anti-ulcer

ulcer

[uhl-ser]
noun
1.
Pathology. a sore on the skin or a mucous membrane, accompanied by the disintegration of tissue, the formation of pus, etc.
3.
any chronically corrupting or disrupting condition, element, etc.

Origin:
1350–1400; Middle English < Latin ulcer- (stem of ulcus); akin to Greek hélkos

antiulcer, adjective
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World English Dictionary
ulcer (ˈʌlsə)
 
n
1.  See also peptic ulcer a disintegration of the surface of the skin or a mucous membrane resulting in an open sore that heals very slowly
2.  a source or element of corruption or evil
 
[C14: from Latin ulcus; related to Greek helkos a sore]

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Etymonline
Word Origin & History

ulcer
c.1400, from O.Fr. ulcere, from V.L. ulcerem, from L. ulcus (gen. ulceris) "ulcer," from PIE base *elk-es- "wound" (cf. Gk. elkos).
Online Etymology Dictionary, © 2010 Douglas Harper
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American Heritage
Medical Dictionary

ulcer ul·cer (ŭl'sər)
n.
A lesion of the skin or of a mucous membrane, such as the one lining the stomach or duodenum, that is accompanied by formation of pus and necrosis of surrounding tissue, usually resulting from inflammation or ischemia.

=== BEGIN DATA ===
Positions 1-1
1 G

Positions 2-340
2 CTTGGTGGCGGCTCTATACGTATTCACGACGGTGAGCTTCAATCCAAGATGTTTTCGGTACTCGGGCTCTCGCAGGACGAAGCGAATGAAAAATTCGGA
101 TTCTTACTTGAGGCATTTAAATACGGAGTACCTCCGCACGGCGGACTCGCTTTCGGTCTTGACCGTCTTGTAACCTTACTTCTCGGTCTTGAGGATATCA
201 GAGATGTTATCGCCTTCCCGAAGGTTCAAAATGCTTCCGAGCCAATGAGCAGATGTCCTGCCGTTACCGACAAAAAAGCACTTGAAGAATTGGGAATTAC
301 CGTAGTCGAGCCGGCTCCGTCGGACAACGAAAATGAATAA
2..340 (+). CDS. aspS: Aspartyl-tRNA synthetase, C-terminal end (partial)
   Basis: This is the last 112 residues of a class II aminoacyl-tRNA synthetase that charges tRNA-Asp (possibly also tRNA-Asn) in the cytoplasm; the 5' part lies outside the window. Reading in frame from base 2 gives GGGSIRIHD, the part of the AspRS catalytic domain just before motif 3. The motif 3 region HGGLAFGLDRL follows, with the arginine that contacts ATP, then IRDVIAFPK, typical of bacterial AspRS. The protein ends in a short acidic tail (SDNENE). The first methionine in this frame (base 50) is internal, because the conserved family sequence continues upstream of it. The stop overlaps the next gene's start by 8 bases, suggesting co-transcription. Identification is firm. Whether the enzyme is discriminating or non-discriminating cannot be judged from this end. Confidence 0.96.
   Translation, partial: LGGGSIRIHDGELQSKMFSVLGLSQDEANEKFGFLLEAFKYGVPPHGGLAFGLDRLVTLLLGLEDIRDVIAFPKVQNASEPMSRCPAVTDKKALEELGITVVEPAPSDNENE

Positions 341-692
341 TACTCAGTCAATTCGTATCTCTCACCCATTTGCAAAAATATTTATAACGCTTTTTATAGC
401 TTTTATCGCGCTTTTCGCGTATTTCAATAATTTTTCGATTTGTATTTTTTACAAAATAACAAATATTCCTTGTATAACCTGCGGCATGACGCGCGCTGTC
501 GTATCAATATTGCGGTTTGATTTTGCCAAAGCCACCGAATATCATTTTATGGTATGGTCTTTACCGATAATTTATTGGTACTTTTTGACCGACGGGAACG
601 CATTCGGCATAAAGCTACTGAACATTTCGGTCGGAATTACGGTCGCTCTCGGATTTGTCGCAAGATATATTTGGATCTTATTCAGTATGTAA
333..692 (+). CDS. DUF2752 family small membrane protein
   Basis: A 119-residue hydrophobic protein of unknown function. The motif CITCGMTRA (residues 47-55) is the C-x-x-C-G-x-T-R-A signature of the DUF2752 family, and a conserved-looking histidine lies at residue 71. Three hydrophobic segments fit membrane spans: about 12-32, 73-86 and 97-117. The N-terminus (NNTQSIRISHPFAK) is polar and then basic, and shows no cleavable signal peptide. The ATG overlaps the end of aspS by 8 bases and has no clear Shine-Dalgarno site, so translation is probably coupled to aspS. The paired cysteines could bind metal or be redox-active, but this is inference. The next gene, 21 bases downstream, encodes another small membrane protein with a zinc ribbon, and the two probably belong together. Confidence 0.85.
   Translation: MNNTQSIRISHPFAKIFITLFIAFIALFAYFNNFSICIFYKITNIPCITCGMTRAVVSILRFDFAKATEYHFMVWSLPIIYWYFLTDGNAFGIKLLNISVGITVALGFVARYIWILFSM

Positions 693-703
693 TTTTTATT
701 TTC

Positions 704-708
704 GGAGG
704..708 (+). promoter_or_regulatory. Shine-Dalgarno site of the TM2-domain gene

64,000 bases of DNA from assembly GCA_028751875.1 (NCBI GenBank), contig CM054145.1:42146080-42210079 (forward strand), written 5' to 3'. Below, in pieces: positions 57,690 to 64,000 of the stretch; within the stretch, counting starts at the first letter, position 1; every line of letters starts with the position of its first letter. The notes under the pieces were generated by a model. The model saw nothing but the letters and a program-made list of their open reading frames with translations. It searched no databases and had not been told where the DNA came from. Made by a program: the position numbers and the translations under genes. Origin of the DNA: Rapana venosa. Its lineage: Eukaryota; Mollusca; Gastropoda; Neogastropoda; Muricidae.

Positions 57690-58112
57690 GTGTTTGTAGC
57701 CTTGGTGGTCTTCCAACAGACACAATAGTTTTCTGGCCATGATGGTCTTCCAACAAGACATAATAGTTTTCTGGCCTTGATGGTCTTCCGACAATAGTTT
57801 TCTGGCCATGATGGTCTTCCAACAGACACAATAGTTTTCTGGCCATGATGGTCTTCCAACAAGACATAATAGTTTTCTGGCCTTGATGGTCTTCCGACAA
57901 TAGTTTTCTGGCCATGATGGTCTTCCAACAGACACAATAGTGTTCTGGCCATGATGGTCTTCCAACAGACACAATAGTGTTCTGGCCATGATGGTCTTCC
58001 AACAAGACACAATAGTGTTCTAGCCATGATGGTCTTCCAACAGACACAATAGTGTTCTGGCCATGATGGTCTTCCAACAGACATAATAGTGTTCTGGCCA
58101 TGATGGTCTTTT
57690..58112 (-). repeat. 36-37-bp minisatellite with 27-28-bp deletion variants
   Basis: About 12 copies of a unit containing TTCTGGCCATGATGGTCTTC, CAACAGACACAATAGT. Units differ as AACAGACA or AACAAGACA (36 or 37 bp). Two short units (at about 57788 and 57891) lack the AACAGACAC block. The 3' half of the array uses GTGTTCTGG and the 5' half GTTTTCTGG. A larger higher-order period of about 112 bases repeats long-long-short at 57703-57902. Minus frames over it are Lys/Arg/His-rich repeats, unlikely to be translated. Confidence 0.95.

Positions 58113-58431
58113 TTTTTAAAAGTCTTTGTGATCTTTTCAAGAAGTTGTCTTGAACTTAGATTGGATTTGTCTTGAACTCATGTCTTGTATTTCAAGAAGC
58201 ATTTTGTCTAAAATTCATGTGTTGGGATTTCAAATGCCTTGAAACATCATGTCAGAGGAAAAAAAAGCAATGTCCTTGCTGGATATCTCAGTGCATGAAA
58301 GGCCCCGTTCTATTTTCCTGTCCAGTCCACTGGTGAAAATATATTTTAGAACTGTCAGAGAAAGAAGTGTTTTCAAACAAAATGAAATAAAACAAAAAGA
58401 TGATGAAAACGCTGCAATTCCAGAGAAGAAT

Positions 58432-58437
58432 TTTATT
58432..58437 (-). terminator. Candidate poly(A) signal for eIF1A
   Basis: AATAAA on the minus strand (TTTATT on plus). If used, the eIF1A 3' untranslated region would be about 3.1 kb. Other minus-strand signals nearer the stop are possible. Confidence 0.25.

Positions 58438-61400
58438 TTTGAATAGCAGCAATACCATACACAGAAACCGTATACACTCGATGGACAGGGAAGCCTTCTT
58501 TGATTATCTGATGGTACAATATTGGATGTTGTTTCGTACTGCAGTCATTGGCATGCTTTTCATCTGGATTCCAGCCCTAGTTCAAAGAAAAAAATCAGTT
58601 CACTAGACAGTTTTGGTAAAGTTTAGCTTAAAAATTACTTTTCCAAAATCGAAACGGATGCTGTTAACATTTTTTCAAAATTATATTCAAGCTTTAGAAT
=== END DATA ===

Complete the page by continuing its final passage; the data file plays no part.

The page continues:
The American Heritage® Stedman's Medical Dictionary
Copyright © 2002, 2001, 1995 by Houghton Mifflin Company. Published by Houghton Mifflin Company.
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American Heritage
Science Dictionary
ulcer   (ŭl'sər)  Pronunciation Key 
A break in the skin or a mucous membrane, such as the one lining the stomach or duodenum, accompanied by inflammation, pus, and loss of tissue.
The American Heritage® Science Dictionary
Copyright © 2002. Published by Houghton Mifflin. All rights reserved.
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American Heritage
Cultural Dictionary
ulcer [(ul-suhr)]

An inflamed open sore on the skin or mucous membrane. An ulcer may form in the inner lining of the stomach or duodenum, interfere with digestion, and cause considerable pain.

Note: It used to be thought that stress was the cause of stomach and duodenal ulcers, but we now know that they are caused by bacteria and can be cured by antibiotics.
The American Heritage® New Dictionary of Cultural Literacy, Third Edition
Copyright © 2005 by Houghton Mifflin Company.
Published by Houghton Mifflin Company. All rights reserved.
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